Inspiring Minds: it’s not just the name of our newest permanent exhibit. It’s also an extraordinarily apt description of what the Charles H. Wright Museum of African American History does, day in and day out, for people of all ages and backgrounds. Exploring the African American experience through the arts, humanities, law, literacy, science, and health, The Wright Museum provides an array of aesthetic, interpretive, and intellectual opportunities to inspire visitors for a lifetime.
At our 2012 Annual Meeting held on December 6, we took a look back at the many accomplishments of the past year. These include:
• Partnering with over 90 organizations including universities, cultural institutions, and the U.S. Department of Education to present an incredible diversity of programming including close to 200 educational and public events
• Hosting 12 new exhibitions including Visions of Our 44th President, a groundbreaking collaboration with 44 contemporary artists from across the country that will be the Museum’s first national traveling exhibit
• The Jerry Pinkney Celebrity Children’s Book Fair, the success of which resulted in the awarding of an endowment by the Knight Foundation to fund this literacy program on an ongoing basis
At 125,000 square feet and with a collection of over 35,000 artifacts, The Wright Museum is the largest museum of African American history in the world. But our impact goes far beyond our physical footprint. We provide needed educational opportunities to thousands of children throughout the region, and serve over a half million people per year – locally, nationally, and internationally – through our exhibits, programs, websites, and events such as African World Festival, which celebrated its 30th year in 2012. For the first time ever, AWF was held on the museum grounds.
Over the next year, the Inspiring Minds exhibition will show thousands of children that with hard work and the will to succeed, their dreams can be attained. Perhaps the next big scientific breakthrough in medicine, environmental protection, or consumer technology will find its seed in the galleries of The Wright Museum.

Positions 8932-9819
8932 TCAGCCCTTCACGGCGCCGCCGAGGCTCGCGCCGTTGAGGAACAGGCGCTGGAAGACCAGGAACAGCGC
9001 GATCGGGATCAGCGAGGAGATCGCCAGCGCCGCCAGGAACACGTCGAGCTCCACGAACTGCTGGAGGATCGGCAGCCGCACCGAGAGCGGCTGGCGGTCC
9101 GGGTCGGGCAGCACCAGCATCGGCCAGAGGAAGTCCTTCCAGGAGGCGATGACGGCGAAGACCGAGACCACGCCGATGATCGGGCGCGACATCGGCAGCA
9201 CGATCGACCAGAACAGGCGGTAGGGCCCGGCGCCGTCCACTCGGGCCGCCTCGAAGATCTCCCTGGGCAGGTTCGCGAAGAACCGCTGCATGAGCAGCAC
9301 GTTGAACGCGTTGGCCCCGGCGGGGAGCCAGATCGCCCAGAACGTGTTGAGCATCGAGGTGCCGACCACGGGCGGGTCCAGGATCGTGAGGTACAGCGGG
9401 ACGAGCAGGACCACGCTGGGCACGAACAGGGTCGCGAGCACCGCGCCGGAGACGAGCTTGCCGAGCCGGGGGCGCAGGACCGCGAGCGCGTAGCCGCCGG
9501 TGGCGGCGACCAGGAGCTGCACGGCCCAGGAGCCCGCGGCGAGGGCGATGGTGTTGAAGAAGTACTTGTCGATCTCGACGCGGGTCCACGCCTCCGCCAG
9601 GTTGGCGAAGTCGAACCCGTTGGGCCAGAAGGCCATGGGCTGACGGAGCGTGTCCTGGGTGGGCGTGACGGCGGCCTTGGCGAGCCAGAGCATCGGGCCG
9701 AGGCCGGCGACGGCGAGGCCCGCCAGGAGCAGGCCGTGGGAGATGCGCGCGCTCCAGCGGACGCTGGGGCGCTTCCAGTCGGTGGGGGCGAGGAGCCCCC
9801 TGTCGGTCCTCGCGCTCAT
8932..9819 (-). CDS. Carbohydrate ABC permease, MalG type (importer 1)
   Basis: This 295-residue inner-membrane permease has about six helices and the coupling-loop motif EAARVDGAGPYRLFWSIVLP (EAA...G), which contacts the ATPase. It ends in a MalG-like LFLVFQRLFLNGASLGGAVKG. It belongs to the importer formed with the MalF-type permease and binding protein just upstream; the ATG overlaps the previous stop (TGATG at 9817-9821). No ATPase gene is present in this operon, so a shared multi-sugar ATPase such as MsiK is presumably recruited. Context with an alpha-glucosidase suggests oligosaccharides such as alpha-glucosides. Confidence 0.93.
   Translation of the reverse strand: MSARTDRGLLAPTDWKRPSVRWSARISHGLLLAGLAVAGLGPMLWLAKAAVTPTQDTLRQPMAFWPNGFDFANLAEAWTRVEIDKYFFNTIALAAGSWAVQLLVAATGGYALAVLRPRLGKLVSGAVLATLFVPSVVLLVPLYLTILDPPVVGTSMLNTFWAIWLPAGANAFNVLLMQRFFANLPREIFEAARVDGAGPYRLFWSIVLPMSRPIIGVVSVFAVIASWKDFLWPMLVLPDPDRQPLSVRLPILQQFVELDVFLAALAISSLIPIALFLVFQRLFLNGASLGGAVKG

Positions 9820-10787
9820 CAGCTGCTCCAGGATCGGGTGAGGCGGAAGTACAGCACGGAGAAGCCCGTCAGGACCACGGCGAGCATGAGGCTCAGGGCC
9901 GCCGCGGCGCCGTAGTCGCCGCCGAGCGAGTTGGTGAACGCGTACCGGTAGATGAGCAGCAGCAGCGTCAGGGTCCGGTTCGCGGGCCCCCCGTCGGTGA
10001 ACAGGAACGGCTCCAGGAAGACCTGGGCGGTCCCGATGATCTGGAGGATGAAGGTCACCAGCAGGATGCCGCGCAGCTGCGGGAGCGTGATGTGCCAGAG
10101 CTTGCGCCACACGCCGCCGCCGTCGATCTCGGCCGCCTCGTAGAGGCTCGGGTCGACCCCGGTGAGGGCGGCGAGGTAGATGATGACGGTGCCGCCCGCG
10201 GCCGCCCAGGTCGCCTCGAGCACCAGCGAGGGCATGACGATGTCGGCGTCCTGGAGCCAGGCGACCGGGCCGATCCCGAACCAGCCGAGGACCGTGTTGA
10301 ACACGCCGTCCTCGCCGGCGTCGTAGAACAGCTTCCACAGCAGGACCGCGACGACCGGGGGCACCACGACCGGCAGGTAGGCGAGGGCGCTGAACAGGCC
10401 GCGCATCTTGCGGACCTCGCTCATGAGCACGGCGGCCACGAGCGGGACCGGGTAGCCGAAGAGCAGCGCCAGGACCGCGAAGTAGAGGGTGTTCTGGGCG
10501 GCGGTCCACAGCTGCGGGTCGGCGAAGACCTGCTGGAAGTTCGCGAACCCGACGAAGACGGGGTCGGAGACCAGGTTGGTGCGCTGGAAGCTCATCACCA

Furthermore, a father may be encouraged by his children to read to them by what they experience in our Children’s Discovery Room. A graduate student can make a new connection for their thesis in our research library. And a young couple will start a new life together with vows said under the Ford Freedom Rotunda dome.
These things we do, and will continue to, for children, parents, seniors, performing artists, budding scientists, all people, the rich and the poor – Inspiring Minds, for what comes next, by understanding what came before: fostering context; encouraging contemplation; and enabling creation, understanding, and cooperation.
As we enter 2013, I want you to think not of what we have done in the past, but what we will do going forward. How are we helping to foster the rebirth of this great city and region? And simultaneously, how are we reaching and including those that are barely getting by, who are struggling to survive, so that they may partake in the revitalization all around us? Detroit cannot be held back, and it can’t leave anyone behind. It’s obvious that much more needs to be done, and that our reach, the impact of the Museum’s mission of education, must be both deeper and wider. We need partnerships with the Arab American and Latino communities, with the outer suburbs and inner city organizations, with individuals and entities providing for the educational, health, and spiritual needs of our children and adults. We’re all moving forward – together – and each and every one of us needs to jump in and play a part.